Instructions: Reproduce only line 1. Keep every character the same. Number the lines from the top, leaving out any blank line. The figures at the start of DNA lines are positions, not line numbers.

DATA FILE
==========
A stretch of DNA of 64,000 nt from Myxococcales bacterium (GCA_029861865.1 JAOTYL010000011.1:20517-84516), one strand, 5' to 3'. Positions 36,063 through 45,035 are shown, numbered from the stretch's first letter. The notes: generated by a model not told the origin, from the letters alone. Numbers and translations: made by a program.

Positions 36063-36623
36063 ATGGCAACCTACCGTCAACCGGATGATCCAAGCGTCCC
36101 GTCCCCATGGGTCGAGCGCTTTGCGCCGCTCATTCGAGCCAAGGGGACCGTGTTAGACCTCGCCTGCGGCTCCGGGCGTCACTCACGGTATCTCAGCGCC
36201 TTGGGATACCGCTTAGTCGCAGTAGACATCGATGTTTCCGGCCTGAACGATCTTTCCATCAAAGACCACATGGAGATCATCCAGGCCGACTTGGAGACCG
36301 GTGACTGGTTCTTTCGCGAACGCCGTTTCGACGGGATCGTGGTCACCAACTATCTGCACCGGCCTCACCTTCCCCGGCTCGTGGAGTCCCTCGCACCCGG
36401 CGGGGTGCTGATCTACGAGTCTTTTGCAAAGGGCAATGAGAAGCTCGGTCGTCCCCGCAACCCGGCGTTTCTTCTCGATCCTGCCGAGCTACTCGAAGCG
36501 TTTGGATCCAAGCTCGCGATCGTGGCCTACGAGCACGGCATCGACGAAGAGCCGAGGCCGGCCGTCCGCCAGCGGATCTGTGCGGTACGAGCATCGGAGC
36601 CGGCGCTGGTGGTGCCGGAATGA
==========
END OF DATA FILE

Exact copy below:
A stretch of DNA of 64,000 nt from Myxococcales bacterium (GCA_029861865.1 JAOTYL010000011.1:20517-84516), one strand, 5' to 3'. Positions 36,063 through 45,035 are shown, numbered from the stretch's first letter. The notes: generated by a model not told the origin, from the letters alone. Numbers and translations: made by a program.